Roona Begum - Baby with a swollen head & miserable life
The parents of an 18-month girl in Tripura whose head has swollen to more than double its normal size reacted with joy on Monday after a top private hospital offered to fly her to New Delhi for tests.
Roona Begum, who suffers from hydrocephalus, a rare but treatable disorder that causes fluid to build up on the brain, was discovered last week living with her parents who are too poor to pay for treatment.
Her condition has resulted in her head swelling to a circumference of 91-centimetres (36-inches), putting pressure on her brain and making it impossible for her to sit upright or crawl on the ground.
The publication of pictures taken by an AFP photographer in remote Tripura on last Friday led numerous well-wishers to step forward offering donations, while a website has been set up to collect money for her.
Leading Indian neurosurgeon Sandeep Vaishya, who is the head of neurosurgery at a hospital for the private Fortis Healthcare group near the capital, pledged to examine the girl and see if surgery was possible.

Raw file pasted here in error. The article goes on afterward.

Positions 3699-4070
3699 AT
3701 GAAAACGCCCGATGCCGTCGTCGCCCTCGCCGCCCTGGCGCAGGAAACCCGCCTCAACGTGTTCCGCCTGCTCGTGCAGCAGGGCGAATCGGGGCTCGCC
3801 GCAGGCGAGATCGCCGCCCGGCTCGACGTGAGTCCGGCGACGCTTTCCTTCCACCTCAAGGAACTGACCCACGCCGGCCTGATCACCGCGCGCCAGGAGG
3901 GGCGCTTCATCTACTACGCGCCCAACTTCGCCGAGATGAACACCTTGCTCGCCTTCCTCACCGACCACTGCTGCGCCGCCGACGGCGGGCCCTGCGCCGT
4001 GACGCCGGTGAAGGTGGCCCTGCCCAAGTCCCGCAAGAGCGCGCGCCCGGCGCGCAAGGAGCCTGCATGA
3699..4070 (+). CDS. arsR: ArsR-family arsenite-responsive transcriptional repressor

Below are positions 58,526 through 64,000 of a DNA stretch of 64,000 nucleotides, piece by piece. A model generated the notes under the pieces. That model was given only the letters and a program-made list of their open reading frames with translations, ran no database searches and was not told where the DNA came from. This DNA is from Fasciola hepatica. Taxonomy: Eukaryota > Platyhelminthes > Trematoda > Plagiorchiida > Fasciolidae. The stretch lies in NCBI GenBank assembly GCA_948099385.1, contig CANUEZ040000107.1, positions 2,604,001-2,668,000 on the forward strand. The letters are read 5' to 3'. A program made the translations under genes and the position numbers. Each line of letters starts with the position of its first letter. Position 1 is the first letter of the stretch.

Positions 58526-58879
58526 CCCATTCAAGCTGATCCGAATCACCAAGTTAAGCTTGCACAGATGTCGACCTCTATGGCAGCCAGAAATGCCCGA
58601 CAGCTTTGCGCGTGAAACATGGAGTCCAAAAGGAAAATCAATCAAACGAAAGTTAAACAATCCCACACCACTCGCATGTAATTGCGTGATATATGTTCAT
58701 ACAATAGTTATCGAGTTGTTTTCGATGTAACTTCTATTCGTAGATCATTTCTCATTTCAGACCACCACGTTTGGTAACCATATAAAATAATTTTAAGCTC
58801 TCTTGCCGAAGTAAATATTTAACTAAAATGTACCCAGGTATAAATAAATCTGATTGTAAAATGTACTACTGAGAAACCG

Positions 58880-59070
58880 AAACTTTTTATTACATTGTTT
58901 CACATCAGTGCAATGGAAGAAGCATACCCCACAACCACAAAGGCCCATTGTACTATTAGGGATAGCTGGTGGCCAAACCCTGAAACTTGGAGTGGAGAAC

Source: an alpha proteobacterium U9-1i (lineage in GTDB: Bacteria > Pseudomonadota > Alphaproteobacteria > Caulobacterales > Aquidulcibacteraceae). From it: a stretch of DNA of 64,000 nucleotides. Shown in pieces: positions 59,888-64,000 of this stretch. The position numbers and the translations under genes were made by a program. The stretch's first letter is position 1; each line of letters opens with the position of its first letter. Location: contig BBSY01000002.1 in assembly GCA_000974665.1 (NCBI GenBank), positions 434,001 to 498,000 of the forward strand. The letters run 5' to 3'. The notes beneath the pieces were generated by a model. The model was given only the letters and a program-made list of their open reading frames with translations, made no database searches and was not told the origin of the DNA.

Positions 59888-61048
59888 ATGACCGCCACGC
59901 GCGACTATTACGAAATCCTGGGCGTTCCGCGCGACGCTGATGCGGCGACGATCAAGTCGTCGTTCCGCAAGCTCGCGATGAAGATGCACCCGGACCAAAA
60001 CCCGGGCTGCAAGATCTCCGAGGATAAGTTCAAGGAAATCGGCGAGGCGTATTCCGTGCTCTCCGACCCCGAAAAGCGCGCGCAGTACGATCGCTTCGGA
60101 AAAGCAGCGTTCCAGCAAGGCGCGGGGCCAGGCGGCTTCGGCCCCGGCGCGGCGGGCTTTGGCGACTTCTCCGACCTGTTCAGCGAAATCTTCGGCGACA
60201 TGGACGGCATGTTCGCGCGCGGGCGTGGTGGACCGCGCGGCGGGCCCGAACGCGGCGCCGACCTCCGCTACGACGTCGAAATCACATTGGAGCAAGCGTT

"Fortis will fly her down and while we will have to do an MRI to check the condition of her brain, I am hopeful that we will be able to carry out a surgery and relieve the pressure on the poor child's brain," Vaishya said.
The group, which operates 76 hospitals in 11 countries, has a charitable foundation that carries out surgery free of charge.
Roona's 18-year-old father, Abdul Rahman, who lives in a mud hut with his family in the village of Jirania Khola, said he was ‘very thankful for everyone's generosity’.
He added: "We have no money and I don't know how we can ever repay them for what they are doing." Her elated 25-year-old mother Fatema Khatun said: "I am so grateful. I have no words to express my happiness."
Local doctors had told the family to take the newborn to a private hospital but the costs were too high for Rahman, an illiterate labourer who earns 150 rupees a day working in a brick plant.
The US government's National Institute of Neurological Disorders and Stroke estimates about one in every 500 children suffers from hydrocephalus.
The most common treatment involves the surgical insertion of a mechanism to drain cerebrospinal fluid away from the brain and towards another part of the body where it can be easily absorbed into the bloodstream.
Extreme cases like Roona's are very rare, according to Vaishya, who said he had been deluged with calls about the child.
"The child must be in a lot of pain because her head is so heavy. Still, in the images I could see that she was smiling sometimes, which makes me think that her cognitive functions might still be intact," Vaishya said.
Surgery to treat hydrocephalus is not particularly risky, Vaishya said.